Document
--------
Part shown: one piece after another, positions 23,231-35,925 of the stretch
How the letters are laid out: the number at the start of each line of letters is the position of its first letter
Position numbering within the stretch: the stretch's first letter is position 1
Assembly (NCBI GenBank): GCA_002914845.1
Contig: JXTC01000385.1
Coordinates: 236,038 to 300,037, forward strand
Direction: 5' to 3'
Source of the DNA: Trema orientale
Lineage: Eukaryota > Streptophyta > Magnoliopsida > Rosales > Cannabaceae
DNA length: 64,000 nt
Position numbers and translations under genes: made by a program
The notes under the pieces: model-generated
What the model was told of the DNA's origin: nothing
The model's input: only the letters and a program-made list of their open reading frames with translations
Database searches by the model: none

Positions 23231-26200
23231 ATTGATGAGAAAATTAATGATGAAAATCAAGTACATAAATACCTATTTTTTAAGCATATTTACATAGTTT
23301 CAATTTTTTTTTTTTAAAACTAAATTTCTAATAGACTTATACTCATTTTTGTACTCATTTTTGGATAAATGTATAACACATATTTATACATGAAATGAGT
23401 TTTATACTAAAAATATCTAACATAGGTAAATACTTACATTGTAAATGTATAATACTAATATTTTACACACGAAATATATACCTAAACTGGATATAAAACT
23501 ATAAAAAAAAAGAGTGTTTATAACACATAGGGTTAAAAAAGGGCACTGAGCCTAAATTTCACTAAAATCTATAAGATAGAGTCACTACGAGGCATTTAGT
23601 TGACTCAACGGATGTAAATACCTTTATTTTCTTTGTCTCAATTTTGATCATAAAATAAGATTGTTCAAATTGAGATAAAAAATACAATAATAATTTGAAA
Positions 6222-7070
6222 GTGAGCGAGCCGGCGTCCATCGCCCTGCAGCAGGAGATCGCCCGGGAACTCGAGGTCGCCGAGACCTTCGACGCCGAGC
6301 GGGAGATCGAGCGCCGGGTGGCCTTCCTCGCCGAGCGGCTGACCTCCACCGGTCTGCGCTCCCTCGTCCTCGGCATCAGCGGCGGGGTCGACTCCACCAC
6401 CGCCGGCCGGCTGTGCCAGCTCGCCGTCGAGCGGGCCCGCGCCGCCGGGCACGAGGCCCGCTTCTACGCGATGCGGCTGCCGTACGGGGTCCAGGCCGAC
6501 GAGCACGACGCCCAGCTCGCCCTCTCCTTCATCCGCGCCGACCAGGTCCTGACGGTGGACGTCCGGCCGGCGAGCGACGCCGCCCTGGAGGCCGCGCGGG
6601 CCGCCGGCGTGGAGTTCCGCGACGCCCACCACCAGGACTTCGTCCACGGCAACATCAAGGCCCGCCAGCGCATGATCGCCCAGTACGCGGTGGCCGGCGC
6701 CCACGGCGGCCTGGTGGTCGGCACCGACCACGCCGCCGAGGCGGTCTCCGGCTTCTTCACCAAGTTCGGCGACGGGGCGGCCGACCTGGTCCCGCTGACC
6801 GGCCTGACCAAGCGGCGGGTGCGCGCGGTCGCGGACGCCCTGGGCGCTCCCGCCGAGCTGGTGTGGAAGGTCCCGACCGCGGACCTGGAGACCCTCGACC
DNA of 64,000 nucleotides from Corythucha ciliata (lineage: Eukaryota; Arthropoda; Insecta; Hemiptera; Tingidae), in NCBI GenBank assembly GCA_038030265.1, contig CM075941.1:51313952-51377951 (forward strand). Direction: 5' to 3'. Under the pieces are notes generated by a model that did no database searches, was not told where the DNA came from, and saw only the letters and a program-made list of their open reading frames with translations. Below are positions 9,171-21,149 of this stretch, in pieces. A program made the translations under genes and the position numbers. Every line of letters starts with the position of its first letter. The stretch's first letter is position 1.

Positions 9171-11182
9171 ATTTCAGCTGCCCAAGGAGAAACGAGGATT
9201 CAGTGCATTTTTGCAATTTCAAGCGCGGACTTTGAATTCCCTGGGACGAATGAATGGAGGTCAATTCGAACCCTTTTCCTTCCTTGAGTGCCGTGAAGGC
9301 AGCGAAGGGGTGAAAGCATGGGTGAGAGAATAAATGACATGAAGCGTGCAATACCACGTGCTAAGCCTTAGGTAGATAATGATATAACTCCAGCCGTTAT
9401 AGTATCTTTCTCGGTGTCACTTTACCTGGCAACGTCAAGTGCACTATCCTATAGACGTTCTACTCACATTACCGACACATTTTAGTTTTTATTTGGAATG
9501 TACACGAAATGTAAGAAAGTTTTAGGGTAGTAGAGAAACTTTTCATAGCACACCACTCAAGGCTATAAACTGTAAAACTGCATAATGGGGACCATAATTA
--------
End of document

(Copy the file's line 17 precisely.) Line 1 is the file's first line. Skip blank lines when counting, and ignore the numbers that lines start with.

23231 ATTGATGAGAAAATTAATGATGAAAATCAAGTACATAAATACCTATTTTTTAAGCATATTTACATAGTTT